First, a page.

Just remember that VR tubes, since they operate by means of a glow discharge, have a negative resistance characteristic so you can't parallel them with a big capacitor (like you would do with a Zener) without making an oscillator.
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Old 18th February 2008, 12:36 PM   #3
Carlp is offline Carlp  United States
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Quote:
The 185 min. voltage suggestion takes into account, not only starting voltage, but ballast resistor voltage drop.
Ahhhh. Thanks, Miles. That supply voltage spec was confusing me, but now I understand.


Quote:
To aid starting when doing series strings, you can connect a 1.0M resistor between the plate(s) of the tube(s) below the uppermost VR tube and the DC supply. This will supply the necessary starting voltage so that they all start up, but it pulls very little current when they're going so that nothing poofs and degrades the voltage regulation.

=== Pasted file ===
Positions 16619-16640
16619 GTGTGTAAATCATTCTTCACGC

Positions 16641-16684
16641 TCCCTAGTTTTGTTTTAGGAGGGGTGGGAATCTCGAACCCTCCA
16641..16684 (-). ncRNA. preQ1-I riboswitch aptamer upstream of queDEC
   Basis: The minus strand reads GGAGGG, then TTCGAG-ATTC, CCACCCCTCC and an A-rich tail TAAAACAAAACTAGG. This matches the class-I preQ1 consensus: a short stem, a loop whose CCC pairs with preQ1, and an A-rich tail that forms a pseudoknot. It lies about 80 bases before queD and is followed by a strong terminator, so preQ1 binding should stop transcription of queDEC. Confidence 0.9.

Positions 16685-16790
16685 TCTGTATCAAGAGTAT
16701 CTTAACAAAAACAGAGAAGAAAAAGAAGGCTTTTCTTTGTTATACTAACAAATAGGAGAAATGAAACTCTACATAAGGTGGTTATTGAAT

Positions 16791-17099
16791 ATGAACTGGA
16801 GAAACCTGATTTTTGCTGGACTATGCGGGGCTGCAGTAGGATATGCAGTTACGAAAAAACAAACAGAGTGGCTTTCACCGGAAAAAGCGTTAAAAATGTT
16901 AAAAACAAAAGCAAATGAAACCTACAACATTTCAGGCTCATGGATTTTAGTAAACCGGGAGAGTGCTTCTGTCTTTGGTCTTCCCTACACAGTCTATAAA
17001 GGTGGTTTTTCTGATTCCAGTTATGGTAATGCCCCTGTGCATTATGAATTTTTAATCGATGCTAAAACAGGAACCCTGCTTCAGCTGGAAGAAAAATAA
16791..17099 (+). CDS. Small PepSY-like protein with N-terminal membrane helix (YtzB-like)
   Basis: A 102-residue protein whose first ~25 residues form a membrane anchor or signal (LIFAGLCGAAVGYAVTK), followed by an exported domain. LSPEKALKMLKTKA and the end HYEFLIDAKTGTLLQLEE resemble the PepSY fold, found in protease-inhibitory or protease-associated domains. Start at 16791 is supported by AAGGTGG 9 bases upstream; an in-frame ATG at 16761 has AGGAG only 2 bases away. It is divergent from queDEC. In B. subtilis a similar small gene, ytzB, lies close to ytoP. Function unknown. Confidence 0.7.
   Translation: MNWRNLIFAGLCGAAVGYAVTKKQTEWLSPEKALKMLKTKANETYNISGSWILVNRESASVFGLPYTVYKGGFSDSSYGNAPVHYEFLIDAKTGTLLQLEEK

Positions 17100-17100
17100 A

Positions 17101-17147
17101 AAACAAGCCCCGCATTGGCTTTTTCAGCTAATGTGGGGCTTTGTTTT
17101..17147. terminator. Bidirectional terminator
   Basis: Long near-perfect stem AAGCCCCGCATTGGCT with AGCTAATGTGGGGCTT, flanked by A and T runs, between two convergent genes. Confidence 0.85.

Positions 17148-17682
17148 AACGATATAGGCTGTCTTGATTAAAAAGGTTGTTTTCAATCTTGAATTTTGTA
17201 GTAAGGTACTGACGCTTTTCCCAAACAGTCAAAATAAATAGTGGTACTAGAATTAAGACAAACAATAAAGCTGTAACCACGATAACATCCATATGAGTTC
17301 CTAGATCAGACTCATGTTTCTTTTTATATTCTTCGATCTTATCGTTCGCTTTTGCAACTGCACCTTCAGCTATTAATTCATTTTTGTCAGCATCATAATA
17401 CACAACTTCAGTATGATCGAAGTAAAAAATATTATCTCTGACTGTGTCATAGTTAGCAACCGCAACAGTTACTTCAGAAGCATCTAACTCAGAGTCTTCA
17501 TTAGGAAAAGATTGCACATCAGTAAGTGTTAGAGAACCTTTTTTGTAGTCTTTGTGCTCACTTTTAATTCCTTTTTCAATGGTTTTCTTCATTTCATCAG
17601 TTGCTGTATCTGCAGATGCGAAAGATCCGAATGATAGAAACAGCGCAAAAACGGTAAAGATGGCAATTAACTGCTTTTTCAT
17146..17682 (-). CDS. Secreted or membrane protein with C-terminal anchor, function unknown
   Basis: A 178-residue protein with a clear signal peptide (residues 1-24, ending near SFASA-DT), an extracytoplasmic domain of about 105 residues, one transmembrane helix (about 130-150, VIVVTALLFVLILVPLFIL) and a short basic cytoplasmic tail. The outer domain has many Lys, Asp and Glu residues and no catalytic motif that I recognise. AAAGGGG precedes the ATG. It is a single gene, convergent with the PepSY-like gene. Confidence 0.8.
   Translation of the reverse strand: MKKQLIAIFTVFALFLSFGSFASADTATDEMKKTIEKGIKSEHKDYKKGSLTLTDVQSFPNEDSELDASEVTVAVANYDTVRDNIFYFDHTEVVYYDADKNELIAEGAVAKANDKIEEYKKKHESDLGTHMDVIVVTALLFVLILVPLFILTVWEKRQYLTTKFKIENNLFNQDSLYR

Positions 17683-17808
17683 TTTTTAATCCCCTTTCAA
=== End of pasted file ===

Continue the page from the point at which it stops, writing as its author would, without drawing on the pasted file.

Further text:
Interesting and very helpful. You're saying the resistor goes between the cathode of the upper and the anode of the lower? Thanks again.

Also, re: bypassing with a large cap, I've read a little about doing this (intentionally, though not in an amp), but I thought I also read somewhere that it's a good idea to bypass with a LOW value cap (e.g. .1uF or lower) for some reason I can't recall right now. And one design I've looked at uses a 100uF + cap BEFORE the ballast resistor, tied to ground (bypassing). Does the resistor somehow prevent oscillation?

Thanks,
Carl